Vodafone denies Huawei security risk

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Vodafone has dismissed reports saying it could have used Huawei hardware to gain unauthorised access to user devices.

A report from Bloomberg has claimed Vodafone detected security flaws in Huawei hardware being used in Italy as far back as 2011, and this could have allowed the Chinese giant to illegally spy on users in the country.

The alleged "backdoor" was reportedly a software vulnerability that would have granted access to Italy's fixed-line network, which provides internet access to millions of homes and businesses across the country.

However Vodafone says that the the issues "were all resolved" and that it was not to blame with a commonly-used industry service at fault.

"The 'backdoor' that Bloomberg refers to is Telnet, which is a protocol that is commonly used by many vendors in the industry for performing diagnostic functions. It would not have been accessible from the internet," the company said in a statement.

"Bloomberg is incorrect in saying that this 'could have given Huawei unauthorised access to the carrier's fixed-line network in Italy'.

"In addition, we have no evidence of any unauthorised access. This was nothing more than a failure to remove a diagnostic function after development.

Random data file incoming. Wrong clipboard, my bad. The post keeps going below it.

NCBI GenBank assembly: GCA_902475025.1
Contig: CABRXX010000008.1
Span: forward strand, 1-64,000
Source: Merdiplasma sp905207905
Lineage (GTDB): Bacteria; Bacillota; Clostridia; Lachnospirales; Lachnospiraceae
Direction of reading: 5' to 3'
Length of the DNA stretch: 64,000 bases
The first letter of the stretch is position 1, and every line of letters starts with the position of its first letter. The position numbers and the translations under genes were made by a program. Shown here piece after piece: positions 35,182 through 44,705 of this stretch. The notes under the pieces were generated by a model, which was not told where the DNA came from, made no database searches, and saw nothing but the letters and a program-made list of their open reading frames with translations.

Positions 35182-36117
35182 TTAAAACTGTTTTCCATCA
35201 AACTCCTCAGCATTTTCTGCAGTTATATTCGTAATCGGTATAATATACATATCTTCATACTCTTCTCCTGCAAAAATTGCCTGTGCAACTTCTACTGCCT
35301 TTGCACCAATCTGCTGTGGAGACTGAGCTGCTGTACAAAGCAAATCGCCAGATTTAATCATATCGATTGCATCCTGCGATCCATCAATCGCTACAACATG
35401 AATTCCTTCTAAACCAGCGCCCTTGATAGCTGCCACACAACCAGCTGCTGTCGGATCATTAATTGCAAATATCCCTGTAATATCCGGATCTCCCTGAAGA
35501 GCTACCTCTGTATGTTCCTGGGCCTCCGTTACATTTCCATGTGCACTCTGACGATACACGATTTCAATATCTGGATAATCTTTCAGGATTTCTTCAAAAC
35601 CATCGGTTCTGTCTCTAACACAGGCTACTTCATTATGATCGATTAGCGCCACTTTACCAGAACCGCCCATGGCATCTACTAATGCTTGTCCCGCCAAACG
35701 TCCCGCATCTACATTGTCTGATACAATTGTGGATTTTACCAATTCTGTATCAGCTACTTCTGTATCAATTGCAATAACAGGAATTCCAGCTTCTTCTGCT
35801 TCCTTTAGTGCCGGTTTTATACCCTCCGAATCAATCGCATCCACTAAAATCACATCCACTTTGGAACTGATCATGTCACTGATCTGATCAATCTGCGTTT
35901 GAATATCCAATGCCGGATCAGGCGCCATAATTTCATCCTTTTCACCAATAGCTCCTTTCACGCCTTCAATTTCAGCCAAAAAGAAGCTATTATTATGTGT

"The issues were identified by independent security testing, initiated by Vodafone as part of our routine security measures, and fixed at the time by Huawei."

Huawei hardware has been under scrutiny for some time, with the US in particular banning the company's products and services for fears it may be used for illegal surveillance from the Chinese government.

However the UK has indicated it may be prepared to let Huawei to help build its 5G network.

A Huawei spokesperson told the BBC that the company was aware of historical vulnerabilities in 2011 and 2012, but these were addressed at the time.

"Software vulnerabilities are an industry-wide challenge," the spokesperson added. "Like every ICT [information and communications technology] vendor, we have a well-established public notification and patching process, and when a vulnerability is identified, we work closely with our partners to take the appropriate corrective action."